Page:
Chair comments on evidence submitted from the AllTrials campaign
25 October 2019
The Chair of the Science and Technology Committee, Rt Hon Norman Lamb MP, has commented on evidence submitted to the Committee from the AllTrials campaign.
Earlier this year the Chair of the Committee wrote to UK universities and English NHS trusts, asking them to verify that their organisations were working towards full compliance in publishing clinical trials results.
The Committee will hold an evidence session on Tuesday 29 October 2019, as a follow-up to the Committee's Report on Research integrity: clinical trials transparency, published in October 2018.
Ahead of Tuesday's evidence session the Committee is publishing evidence that it has received from the AllTrials campaign which indicates that between January and October 2019, the overall reporting rate for UK university and NHS Trust-sponsored due trials on the EU Clinical Trials Register increased from 48% to 64%.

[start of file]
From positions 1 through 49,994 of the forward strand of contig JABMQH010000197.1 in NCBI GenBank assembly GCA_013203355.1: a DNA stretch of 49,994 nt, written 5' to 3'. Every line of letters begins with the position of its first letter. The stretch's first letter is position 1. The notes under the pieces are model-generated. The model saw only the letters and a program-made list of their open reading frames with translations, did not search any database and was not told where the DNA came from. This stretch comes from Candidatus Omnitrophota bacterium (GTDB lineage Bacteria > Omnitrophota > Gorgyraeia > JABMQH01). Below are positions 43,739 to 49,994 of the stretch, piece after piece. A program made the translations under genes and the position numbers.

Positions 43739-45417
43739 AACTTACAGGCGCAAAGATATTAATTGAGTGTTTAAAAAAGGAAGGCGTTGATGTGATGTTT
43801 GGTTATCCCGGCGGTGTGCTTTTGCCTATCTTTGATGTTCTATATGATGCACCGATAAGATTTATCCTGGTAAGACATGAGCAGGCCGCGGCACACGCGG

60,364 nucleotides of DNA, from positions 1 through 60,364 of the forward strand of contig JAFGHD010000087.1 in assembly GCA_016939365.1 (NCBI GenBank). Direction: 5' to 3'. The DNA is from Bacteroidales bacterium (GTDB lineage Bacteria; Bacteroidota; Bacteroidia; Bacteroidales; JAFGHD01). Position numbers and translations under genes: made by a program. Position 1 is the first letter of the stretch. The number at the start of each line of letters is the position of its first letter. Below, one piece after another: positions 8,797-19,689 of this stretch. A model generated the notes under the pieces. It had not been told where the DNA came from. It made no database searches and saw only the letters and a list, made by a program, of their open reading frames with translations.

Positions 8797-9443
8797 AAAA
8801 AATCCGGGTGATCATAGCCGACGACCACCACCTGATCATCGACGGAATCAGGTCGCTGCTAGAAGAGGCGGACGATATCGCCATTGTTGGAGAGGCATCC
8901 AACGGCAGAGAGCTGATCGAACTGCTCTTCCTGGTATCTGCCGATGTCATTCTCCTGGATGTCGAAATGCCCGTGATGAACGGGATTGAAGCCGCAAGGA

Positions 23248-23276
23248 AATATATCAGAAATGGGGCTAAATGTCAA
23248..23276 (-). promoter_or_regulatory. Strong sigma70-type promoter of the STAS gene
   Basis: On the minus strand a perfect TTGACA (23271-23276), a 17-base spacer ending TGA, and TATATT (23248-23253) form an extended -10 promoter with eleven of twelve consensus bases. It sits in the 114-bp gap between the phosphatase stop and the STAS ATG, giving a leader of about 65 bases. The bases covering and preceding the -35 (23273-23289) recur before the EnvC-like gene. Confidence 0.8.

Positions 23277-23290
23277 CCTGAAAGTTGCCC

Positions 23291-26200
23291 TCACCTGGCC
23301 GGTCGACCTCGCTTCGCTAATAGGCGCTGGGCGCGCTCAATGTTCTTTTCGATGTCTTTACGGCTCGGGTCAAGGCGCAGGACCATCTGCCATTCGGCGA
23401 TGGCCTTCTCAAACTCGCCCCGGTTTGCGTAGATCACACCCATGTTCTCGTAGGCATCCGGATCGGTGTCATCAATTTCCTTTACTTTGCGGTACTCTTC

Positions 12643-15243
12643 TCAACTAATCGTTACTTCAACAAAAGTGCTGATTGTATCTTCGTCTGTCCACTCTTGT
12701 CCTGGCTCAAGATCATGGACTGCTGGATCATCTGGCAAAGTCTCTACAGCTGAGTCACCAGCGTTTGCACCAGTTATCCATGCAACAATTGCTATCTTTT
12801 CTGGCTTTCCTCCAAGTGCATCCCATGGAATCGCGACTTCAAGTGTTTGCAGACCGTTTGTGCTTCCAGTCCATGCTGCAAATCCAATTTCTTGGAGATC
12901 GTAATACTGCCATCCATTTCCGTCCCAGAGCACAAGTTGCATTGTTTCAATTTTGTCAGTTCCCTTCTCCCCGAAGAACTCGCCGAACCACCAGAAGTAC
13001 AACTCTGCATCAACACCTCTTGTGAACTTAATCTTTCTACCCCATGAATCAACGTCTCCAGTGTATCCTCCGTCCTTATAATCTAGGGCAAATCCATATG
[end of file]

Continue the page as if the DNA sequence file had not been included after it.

The upcoming evidence session will focus on the progress UK universities and English NHS trusts have made in reporting clinical trials data. Representatives of regulatory bodies and publishers will also be questioned on barriers to clinical trials transparency.
Rt Hon Norman Lamb MP, Chair of the Science and Technology Committee, said:
“It is encouraging to see that in general both Universities and NHS Trusts have worked towards improving compliance with their obligation to publish the results of clinical trials.
“A number of organisations have taken the Committee's recommendations seriously and have now reported all their due results. Those institutions should be commended for taking action following my Committee's Report.
“However, two-thirds compliance is not enough. I am disappointed that after almost eight months, we have seen only a modest improvement, and some institutions continue to ignore the Committee's recommendations and flout the rules.
“When public money is spent on research, organisations need to recognise that they must be accountable - and that means full compliance. But the most important point is that failure to publish fully results in distortion of overall research outcomes. This is totally unacceptable.”
Image: Parliamentary copyright